From: Luke (firstname.lastname@example.org)
Date: Sun Nov 22 2009 - 14:52:53 MST
I was assuming a situation in which you'd measure an adult brain and then
evolve the neural net to emulate that. So in the method I mentioned there
would be no "baby stage".
However, this brings up an interesting notion: IF the technique works (and
we have no idea whether it would), it would be interesting to train a
computer up to baby standards. Might give us a lot of insight into the
information patterns within a baby's brain. Nature/nurture problem, all
On Sun, Nov 22, 2009 at 4:40 PM, Mu In Taiwan <email@example.com>wrote:
> >re: 1) When I said "hogwash", I was referring to the statement "IBM
> simulated a cat cortex"
> Fair enough. I'm inclined to agree.
> > What about being a "useful human" might not be captured if you were able
> > capture the behavior of that particular brain?
> I mean a 'fully trained for human society' brain. e.g. your brain vs. a
> newborn baby's brain. This appeared to be what another poster was referring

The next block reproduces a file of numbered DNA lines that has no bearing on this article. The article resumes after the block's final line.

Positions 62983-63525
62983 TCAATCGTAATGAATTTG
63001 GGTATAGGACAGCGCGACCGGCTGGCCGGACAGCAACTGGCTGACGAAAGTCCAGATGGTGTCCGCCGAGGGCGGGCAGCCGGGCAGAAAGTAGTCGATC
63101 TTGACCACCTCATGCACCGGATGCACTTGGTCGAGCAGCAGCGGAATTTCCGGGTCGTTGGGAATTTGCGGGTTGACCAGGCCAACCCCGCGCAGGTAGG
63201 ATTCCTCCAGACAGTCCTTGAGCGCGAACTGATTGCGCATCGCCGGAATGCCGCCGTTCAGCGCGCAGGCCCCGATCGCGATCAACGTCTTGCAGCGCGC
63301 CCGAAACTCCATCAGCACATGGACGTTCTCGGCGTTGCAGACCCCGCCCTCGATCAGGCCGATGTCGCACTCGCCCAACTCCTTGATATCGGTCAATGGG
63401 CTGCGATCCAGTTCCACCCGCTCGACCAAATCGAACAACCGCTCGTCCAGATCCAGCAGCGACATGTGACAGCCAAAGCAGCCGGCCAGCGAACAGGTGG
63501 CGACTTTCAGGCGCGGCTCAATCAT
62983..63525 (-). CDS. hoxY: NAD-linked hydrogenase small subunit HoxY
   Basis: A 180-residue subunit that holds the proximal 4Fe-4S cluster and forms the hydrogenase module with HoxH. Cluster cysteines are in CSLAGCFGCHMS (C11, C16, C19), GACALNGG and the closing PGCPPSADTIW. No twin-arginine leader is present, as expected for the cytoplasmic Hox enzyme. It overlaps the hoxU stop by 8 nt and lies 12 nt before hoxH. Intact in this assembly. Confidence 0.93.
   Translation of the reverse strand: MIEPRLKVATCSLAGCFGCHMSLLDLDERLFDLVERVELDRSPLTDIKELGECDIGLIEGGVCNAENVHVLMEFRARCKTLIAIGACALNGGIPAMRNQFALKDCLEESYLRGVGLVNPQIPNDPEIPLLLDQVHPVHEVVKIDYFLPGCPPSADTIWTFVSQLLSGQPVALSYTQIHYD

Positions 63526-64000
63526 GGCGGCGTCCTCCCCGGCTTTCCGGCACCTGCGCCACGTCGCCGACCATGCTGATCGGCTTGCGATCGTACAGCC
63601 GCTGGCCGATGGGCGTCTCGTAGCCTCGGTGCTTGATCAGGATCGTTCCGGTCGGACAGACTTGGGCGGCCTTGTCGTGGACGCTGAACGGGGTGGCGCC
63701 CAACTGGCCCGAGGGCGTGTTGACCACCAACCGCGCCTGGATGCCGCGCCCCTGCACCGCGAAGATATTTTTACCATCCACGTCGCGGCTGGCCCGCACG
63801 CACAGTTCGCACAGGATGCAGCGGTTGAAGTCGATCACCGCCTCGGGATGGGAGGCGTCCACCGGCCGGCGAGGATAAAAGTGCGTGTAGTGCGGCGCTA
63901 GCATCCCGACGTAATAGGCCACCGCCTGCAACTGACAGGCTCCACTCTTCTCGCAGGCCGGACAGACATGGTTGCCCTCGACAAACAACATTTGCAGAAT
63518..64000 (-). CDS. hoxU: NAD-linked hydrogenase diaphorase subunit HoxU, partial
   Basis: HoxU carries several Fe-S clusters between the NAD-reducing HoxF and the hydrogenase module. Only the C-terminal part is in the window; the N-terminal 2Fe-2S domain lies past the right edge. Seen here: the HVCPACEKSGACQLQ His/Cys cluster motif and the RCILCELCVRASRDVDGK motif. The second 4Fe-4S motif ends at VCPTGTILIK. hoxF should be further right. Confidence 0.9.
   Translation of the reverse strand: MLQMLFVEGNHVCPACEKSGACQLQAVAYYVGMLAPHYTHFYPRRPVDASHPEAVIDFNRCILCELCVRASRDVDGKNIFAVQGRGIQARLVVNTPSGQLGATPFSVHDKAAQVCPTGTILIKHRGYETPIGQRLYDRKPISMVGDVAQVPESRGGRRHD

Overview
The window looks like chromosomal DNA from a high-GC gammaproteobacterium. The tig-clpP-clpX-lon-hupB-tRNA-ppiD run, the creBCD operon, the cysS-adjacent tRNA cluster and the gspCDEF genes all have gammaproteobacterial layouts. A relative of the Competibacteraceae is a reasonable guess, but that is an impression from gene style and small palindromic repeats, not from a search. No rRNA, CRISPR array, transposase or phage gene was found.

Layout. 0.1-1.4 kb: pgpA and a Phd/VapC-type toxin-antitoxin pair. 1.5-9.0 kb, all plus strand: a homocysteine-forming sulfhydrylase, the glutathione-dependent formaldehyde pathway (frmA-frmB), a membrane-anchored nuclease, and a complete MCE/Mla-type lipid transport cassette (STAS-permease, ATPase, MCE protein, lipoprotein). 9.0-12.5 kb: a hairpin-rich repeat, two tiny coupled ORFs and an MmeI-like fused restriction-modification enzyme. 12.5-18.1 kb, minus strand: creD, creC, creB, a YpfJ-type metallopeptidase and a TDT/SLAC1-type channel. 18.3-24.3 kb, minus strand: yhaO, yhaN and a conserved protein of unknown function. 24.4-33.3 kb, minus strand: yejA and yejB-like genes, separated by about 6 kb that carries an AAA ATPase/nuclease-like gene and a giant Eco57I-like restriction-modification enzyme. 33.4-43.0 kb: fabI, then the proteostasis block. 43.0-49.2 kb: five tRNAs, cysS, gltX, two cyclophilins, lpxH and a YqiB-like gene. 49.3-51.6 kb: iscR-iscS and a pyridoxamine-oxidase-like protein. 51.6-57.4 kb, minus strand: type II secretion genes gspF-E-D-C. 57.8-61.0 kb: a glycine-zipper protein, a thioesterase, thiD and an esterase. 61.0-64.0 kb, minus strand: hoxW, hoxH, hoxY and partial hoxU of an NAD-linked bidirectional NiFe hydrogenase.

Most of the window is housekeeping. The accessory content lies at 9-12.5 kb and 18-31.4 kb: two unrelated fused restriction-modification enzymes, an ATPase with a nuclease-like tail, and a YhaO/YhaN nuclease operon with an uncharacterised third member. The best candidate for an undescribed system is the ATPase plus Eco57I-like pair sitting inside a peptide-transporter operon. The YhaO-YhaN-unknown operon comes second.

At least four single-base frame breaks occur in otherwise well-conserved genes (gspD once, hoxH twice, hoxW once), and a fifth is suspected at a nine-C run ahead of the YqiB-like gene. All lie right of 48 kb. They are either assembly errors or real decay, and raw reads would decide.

> to when they spoke of taking years to train brains.
> The problem of turning 'baby brain' into 'adult brain' is known to take
> years of training.
> The problem of turning 'unconfigured computer simulation of a physical
> brain' into 'configured computer simulation of a physical brain' appears to
> be a different problem.
> Of course, you might find that once you've got a working simulation of a
> physical human brain, you then also need to take it from 'baby' to 'sociable
> human adult'. I'm just noting that these seem to be different kinds of
> training problems.
This archive was generated by hypermail 2.1.5 : Wed Jul 17 2013 - 04:01:05 MDT